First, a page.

The stories are inspiring and encouraging, especially to th Organic Church was a good book about ideas for evangelism, but not a book I'd recommend for conducting a serious, biblical, and theologically sound, ecclesiology.
Organic Church: Growing Faith Where Life Happens (Jossey-Bass Leadership Network Series)
The stories are inspiring and encouraging, especially to those who share Cole's vision for churches and mission. Cole also is not prone to "seeker sensitive" techniques and gimmicks that never really work anyway.
Cole even poses a couple intriguing questions, "How far will we go to get people to come to our Sunday worship show? How much will we compromise to gain attendance? Cole also rightly doesn't want to waste time on unproductive members who have no interest in growing or engaging in mission. He wants to instead focus on the hurting and poor, what he calls the "good soil", instead of the self-sufficient American who has no felt need for Jesus. I tend to agree with him here, so he gets an "Amen! However, Cole is intensely biased towards the institutional church, and has an unbiblical and short-sighted view of Christ's Church.
Cole states, "It is not the local church that will change the world; it is Jesus. Attendance on Sundays does not transform lives; Jesus within their hearts is what changes people. Cole's standard is experience and transformed lives, not a model given to us from Scripture. Cole states again toward the end of the book, "The churches birthed out of transformed lives are healthier, reproductive, and growing faster.
It is about this: a life changed, not about the model. Never forget that. Cole bases his model, not on the didactic literature of the New Testament that addresses specifics regarding church government and structure, but on a few parables that do not even speak to the topic. Cole fails to discuss the positive and Scriptural role of Elders and Deacons in the Church. Cole constantly dismisses model as in his comment above as a man-made thing. However, Scripture does address model, Church government, and structure. Cole just doesn't deal with the biblical data on these issues. This was an inspiring book on his experience with taking the gospel to a variety of contexts, but it was severely lacking sound biblical exegesis and discussion on what model is biblical.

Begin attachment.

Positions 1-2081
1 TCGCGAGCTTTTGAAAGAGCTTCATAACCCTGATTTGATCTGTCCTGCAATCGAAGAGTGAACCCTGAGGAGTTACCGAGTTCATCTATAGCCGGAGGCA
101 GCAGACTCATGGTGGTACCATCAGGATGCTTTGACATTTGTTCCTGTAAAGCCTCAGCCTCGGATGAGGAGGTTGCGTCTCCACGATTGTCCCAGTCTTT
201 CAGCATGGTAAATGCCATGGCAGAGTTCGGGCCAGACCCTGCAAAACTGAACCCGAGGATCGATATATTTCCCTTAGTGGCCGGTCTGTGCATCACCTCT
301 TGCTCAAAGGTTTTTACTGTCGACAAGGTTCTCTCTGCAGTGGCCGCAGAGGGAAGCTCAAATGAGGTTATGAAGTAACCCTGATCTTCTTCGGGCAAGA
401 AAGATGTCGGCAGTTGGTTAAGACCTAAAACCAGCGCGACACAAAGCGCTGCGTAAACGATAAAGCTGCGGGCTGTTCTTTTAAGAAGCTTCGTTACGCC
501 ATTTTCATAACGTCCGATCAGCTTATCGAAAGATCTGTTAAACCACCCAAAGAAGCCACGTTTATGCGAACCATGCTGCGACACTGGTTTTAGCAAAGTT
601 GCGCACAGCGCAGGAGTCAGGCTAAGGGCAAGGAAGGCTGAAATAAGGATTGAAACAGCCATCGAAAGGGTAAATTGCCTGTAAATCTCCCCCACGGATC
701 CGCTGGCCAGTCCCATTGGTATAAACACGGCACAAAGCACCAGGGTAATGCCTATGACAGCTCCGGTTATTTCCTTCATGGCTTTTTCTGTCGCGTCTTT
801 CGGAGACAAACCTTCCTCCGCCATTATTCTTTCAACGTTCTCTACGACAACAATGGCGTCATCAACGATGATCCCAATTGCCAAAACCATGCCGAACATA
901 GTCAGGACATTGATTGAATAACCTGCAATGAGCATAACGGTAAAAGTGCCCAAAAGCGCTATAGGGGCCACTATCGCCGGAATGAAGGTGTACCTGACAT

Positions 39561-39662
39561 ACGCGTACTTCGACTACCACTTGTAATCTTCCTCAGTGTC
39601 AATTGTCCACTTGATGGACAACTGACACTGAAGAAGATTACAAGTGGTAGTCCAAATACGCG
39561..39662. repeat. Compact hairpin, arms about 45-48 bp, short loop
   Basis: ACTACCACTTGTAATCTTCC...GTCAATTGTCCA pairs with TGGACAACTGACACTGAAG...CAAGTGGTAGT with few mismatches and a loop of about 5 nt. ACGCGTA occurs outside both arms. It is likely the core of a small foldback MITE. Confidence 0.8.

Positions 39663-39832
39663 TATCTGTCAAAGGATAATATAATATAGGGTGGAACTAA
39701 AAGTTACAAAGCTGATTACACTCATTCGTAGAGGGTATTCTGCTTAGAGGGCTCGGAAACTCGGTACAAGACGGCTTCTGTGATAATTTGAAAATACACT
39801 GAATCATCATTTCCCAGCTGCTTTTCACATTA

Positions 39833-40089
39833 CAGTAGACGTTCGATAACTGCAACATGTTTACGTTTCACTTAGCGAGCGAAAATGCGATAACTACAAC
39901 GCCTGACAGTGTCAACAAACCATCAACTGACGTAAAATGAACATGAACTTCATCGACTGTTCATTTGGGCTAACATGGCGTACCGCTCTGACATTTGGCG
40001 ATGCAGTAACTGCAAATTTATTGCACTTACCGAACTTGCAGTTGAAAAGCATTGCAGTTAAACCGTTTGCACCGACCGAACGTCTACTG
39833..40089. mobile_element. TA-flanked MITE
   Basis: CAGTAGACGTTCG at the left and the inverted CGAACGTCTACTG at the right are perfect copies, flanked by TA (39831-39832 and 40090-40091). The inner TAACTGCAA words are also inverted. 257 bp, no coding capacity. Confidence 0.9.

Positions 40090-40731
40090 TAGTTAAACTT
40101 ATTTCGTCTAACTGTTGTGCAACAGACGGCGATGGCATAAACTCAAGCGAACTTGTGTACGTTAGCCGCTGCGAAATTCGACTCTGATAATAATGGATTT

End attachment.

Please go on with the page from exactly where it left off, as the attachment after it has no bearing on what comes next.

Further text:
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Cole is biased towards his model even while he thinks he rejects models , and dislikes the ones he thinks are not working. We should be faithful to Jesus and His Scriptures in their entirety, not excited about what seems to be working at the time. Perhaps many of his "stories" and "experiences" will later be proven failures. There is no follow-up documented in the book. Either way, we need to let all of Scripture determine our doctrine of the Church, not just our favorite passages on evangelism.
Feb 26, Trevor rated it it was amazing. An inspiring book about being authentic Christians in everyday, ordinary situations in one's community. Dec 16, Kelly Zens rated it really liked it. This is a good book and has many important things to say. It gives a basic blueprint for simple church. The stories are interesting and Neil Cole is very honest and authentic. I expect that will change in the next several years as he experiences organic church.
Jesus really is capable of growing his own church and he really does have a plan. All we have to do is follow him. T This is a good book and has many important things to say. This is a great book, though.